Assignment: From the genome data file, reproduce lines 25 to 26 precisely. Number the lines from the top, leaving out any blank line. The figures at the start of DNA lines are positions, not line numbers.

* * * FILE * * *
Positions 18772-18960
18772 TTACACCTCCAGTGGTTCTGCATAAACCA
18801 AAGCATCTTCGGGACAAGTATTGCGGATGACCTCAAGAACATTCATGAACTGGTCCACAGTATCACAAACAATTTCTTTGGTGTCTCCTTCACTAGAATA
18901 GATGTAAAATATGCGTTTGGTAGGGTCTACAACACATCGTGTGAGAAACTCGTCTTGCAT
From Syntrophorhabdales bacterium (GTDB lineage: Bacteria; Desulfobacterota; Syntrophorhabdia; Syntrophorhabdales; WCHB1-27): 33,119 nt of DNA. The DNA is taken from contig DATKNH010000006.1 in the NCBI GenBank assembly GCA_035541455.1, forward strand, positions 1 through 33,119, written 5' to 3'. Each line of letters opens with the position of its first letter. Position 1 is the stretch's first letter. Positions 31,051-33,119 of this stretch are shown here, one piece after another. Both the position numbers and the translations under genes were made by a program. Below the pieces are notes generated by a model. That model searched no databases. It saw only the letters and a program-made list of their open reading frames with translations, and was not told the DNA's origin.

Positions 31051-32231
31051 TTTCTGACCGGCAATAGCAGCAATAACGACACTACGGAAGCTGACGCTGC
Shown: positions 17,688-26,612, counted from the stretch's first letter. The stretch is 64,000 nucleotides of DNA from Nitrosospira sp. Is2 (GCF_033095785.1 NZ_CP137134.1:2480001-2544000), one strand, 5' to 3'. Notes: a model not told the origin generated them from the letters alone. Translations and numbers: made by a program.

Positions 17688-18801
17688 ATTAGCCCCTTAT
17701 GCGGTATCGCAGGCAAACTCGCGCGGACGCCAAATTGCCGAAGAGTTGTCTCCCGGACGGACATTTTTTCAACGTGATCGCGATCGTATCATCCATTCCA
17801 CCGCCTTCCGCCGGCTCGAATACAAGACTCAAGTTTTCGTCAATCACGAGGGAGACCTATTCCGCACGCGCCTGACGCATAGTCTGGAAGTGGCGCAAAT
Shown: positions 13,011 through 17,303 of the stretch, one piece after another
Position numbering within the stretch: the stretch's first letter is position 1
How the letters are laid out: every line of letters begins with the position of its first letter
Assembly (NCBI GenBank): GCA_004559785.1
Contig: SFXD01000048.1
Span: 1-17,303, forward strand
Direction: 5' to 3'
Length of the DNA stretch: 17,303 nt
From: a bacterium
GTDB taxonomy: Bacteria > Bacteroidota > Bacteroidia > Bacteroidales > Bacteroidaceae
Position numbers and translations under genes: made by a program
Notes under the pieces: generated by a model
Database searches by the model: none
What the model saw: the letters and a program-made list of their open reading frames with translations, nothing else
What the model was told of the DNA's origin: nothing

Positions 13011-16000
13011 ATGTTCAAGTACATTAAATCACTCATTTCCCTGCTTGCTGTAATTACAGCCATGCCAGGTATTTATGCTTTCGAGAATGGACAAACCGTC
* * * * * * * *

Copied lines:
Database searches by the model: none
What the model saw: the letters and a program-made list of their open reading frames with translations, nothing else